As the worldwide Church approaches Passion Week, my seventh graders and I approach Aeschylus and his Oresteia. And if we first approach Passion Week with eyes to see, and if we consequently approach the Oresteia with those same eyes, we will be made wise. I wish I had planned to end this week the way I did. I would have felt better about my teaching, about my curricular planning and intentionality as one who seeks to lead his students to the deep truths of Christianity. But what occurred this week was quite unintentional.

I finished the first play, Agamemnon, in Aeschylus’ tragic trilogy Oresteia. And it happened to be Holy Week, the week we consider the passion of Jesus Christ—his arrest, trial, public humiliation, sacrifice, and death. We read how Agamemnon rode into his city, and we contrasted it with how Odysseus arrived in Ithaca. The former arrived in pomp and was cut down. The latter arrived as a humble beggar-king, and his story ends in purification and justice. Jesus rode in on a donkey, not a stallion. He was mocked with a crown of thorns. His story too ends in purification and justice. We read the murderous lines above followed by Clytemnestra’s incessant search to blame shift and then Aegisthus’ cowardly haught as he fights with the old men of the city, the chorus. The old men take up arms because they are the noble ones.

A story like Agamemnon’s is jarring, it is riveting, and it is the kind of thing most Christian schools take out of the library. Not us. Not today. Not ever. Our students need it. They need the truth, no matter how bloody it may be. For if they don’t get it with us, the world will tell them how to deal with sin, how to deal with wrongdoing, and whose blood they need for peace. Our students need the Oresteia, so they can see the Greek gods didn’t provide Agamemnon with a ram. These gods are false, they are neither providential nor Covenantal. Like the world that made them, these gods are ruthless. They conquer by force and make no promises. Manipulate them with sacrifices if you want, or they will do what suits their heavenly agenda.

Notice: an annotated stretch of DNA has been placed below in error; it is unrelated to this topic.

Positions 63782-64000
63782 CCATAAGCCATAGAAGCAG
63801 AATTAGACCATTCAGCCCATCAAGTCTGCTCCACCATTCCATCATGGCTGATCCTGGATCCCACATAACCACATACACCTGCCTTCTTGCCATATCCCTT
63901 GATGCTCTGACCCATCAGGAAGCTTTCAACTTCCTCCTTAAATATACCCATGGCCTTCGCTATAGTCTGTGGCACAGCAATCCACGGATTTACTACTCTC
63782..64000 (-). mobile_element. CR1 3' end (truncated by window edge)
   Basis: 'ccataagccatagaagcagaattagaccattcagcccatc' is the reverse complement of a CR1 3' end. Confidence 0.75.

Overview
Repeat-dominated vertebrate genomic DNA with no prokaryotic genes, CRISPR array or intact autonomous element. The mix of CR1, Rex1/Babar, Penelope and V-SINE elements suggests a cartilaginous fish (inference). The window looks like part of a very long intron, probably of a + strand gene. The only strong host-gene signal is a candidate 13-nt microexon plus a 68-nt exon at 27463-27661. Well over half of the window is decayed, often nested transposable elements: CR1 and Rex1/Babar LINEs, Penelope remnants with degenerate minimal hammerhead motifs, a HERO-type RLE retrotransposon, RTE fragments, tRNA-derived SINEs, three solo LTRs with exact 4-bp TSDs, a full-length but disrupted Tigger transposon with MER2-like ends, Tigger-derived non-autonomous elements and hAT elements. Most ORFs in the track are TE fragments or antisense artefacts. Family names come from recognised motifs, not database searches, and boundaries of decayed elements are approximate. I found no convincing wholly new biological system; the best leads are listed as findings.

As Toby Sumpter so elucidates in Blood-bought World, there will be blood; there must be blood. This is what the Oresteia teaches, and this is what we face during Holy Week. Who will be the guilt offering? If we follow Aegisthus and Clytemnestra, the sacrifice will be our neighbor, and by Biblical import then their blood will come upon our own heads. Or we can look to Jesus Christ, the Lamb of God, slain to take away the sins of the world. We can enter a tragedy through our own blood or we can enter a comedy through His. We place tragic stories in front of our students so that they avoid tragic lives, the real kind. We have such a time as Holy Week in the Christian calendar so that we can become holy, the eternal kind.

Brian Daigle

Brian G. Daigle is the headmaster of Sequitur Classical Academy, Vice President of the Classic Learning Test, and President of Mud House Art and Literature. Brian lives with his wife and two daughters in Baton Rouge, Louisiana. 

The opinions and arguments of our contributing writers do not necessarily reflect those of the Institute or its leadership.